Zeshin: The Catherine and Thomas Edson Collection

8609900009.jpg
8609900009.jpg

Zeshin: The Catherine and Thomas Edson Collection

38.50

Written by Sebastian Izzard with an introduction by Joe Earle

At the close of Japan’s early modern era, Shibata Zeshin (1807—1891) brought the art of lacquering to unmatched levels of technical skill and creative invention. From an early age he not only applied himself to mastering the meticulous processes of traditional lacquering, but also set about acquiring a more general artistic and cultural education. In fact, he was at first better known as a painter than as a lacquer artist, and was catapulted to fame in 1840 by his depiction of the Ibaraki Demon.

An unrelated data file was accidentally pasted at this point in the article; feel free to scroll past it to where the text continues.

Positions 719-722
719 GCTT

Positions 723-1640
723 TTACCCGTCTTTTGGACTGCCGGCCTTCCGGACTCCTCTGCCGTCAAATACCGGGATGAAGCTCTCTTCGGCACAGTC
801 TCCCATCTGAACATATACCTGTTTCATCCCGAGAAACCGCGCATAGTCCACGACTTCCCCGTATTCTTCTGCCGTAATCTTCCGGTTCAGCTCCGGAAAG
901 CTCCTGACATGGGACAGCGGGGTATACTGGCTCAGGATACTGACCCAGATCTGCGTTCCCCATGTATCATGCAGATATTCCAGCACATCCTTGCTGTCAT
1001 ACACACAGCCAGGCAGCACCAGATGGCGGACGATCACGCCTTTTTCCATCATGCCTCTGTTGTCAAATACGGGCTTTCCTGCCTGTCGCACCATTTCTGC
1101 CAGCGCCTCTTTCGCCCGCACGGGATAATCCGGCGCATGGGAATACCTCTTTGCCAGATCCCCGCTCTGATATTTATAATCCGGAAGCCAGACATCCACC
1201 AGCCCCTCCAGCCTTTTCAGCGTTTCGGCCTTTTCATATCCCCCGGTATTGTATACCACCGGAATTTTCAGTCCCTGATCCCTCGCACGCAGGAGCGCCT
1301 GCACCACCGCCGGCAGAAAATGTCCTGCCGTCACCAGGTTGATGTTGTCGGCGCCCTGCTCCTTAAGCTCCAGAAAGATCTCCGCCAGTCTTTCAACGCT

Later in the 1840s, Zeshin invented daring new lacquer textures and finishes that mimicked rusty iron, rough seas, enameled porcelain, patinated bronze, or the delicate grain of Chinese rosewood. In the 1870s he also perfected the art of painting with black and colored lacquer on paper, an aspect of his work that is represented by many outstanding examples in the collection of Catherine and Thomas Edson.

Product Details:
Paperback,153 pages
San Antonio Museum Association (2007)
11.0 x 8.6 x 0.7 in

Quantity:
Add To Cart